Washington - A recent Washington Post story on surveillance technology that can track cellphone users anywhere in the world left some readers with a question: What can they do, short of tossing their phones into the sea, to keep their locations private?
The answer is, individually, not much if you are an ordinary cellphone user. As long as your phone connects to a carrier's cellular network, the carrier must keep records of your location. But security experts say that carriers could do a better job of protecting these records from surveillance. If customers, as a group, push these companies to do so, change might come.
“The carriers have all the power,” said Christopher Soghoian, principal technologist for the ACLU who has long warned about the vulnerability of cellular networks to surveillance.
The surveillance systems described in the story work by gaining access to carrier databases that track which tower cellphones are using at any given time. This allows a person's location to be mapped on a computer screen — to within a few blocks in an urban area or a few miles in a rural one. These systems are marketed to governments around the world and, many experts fear, may also have fallen into the hands of sophisticated criminal gangs and rogue states.
There is debate in the security community about whether blocking these systems would be time-consuming and expensive — one expert estimated the cost in the billions of dollars — or relatively easy and quick. Either way, it's clear that carriers could do more to protect their users' privacy. Some already do.
Makers of the surveillance systems boast that their success rates in tracking people exceeds 70 percent. That means that they fail a substantial portion of the time — something approaching 30 percent. Some of those failures likely result from technical shortcomings in the complex world of telecommunications systems. But in at least some cases, carriers are actively seeking to block locations queries about their customers.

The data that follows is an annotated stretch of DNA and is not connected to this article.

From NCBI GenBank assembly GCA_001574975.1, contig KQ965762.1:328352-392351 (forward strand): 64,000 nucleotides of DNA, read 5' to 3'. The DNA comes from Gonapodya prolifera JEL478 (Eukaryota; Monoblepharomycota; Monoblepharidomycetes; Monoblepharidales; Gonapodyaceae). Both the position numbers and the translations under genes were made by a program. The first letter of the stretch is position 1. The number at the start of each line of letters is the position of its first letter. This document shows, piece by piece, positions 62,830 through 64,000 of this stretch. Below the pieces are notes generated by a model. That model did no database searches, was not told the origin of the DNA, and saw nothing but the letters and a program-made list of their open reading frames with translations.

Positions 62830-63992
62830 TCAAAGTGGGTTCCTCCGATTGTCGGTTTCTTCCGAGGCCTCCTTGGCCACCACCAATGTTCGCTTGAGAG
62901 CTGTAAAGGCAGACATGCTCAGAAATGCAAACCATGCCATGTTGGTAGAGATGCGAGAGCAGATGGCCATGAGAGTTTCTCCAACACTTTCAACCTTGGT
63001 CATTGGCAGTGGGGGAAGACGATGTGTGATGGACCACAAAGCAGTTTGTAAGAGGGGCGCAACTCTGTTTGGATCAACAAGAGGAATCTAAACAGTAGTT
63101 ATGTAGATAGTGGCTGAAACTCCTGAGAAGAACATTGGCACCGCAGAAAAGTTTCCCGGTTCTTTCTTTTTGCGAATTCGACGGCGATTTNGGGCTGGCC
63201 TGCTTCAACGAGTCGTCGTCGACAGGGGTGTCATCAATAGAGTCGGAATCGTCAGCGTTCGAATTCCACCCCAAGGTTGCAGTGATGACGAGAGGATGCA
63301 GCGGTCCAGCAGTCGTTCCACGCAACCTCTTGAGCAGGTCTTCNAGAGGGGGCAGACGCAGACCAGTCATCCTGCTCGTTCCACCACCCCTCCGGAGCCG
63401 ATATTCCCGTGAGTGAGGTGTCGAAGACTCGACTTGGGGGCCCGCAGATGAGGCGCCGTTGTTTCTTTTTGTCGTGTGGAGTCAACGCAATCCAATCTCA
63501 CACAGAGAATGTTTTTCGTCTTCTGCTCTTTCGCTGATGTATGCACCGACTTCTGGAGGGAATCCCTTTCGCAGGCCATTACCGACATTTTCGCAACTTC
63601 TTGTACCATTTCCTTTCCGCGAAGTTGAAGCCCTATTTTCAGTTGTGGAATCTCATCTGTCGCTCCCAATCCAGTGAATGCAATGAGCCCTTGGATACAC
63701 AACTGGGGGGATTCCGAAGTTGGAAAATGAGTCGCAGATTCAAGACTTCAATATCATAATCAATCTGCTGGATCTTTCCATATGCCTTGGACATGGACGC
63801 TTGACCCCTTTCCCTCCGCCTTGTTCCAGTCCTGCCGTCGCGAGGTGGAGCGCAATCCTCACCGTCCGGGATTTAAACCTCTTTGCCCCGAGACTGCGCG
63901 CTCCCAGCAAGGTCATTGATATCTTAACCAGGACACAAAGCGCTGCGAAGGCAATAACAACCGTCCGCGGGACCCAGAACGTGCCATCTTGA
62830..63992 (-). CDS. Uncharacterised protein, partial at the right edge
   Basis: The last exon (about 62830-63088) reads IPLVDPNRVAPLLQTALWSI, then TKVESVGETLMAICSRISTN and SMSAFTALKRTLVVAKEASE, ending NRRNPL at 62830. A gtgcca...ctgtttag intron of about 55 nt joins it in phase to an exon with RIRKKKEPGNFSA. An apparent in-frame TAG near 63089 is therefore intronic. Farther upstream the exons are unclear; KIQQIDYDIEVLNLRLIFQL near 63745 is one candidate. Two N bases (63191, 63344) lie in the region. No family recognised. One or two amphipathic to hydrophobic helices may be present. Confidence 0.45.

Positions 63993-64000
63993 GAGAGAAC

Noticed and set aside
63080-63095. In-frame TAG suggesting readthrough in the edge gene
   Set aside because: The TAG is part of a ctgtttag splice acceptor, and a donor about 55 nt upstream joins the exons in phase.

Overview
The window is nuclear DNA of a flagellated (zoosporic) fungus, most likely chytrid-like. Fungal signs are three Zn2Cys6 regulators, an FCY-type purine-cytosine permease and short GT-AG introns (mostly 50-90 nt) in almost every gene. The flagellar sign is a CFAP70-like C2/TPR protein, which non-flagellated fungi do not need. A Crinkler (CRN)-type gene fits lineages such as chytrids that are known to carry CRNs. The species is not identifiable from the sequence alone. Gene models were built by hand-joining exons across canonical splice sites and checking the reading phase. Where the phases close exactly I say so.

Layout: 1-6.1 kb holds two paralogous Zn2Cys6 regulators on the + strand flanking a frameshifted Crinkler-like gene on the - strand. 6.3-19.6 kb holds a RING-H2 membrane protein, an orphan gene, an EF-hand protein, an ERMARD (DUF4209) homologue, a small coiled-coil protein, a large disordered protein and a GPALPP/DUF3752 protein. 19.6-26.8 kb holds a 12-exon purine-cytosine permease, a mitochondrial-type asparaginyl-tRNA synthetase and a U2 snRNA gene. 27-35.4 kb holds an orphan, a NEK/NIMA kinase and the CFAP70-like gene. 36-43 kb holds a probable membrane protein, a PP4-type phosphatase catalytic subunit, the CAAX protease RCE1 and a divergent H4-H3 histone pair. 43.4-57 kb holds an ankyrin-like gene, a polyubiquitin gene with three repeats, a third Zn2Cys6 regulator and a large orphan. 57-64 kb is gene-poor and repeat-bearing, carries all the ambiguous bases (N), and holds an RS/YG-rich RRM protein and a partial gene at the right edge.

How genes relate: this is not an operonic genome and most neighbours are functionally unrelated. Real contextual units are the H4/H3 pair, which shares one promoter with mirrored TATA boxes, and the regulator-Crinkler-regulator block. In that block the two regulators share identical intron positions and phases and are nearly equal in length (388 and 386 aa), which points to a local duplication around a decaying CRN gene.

Karsten Nohl, a German telecommunications researcher, said he has advised several carriers that have changed the configurations in their systems to limit the information that surveillance systems can collect. He said the changes were relatively straightforward, though they must be done carefully.
“It's easy but not trivial,” said Nohl, chief scientist for Security Research Labs, based in Berlin.
The key is the SS7 network, which carriers and other telecommunications companies use to communicate with each other. The network is necessary to get calls, texts and Internet services to users, but it's also dated and not secure, experts say. That puts the responsibility on carriers to aggressively screen data requests and to send location information over SS7 only when absolutely necessary — and only to trusted partners.
But Tobias Engel, another German telecommunications security researcher, said cellular networks can be difficult to change without causing unintended consequences that affect how they function. He urged carriers to screen data requests over SS7 more aggressively, but he said it would be difficult for some, and the changes are likely to take time to implement.
“That's always the problem with changing stuff in SS7. That's why carriers are so reluctant to do it,” Engel said. “If you change something, you don't know what will break.”
Sophisticated users can opt for personal solutions: encrypted e-mail or apps that use the Internet, rather than cellphone networks, to carry calls. Some security-minded people sometimes use Web-based calling services to obscure their actual phone numbers, making it harder for tracking technology to work.
But for most of the world's billions of cellphone users, only carriers can turn off the tap of surveillance data flowing over SS7 networks. Security experts say few will bother to make that investment — regardless of whether it is large or small — if there's no cost to their bottom line for failing to do so.
“Why would you protect your customers if your customers don't complain about not being protected?” Nohl said. - Washington Post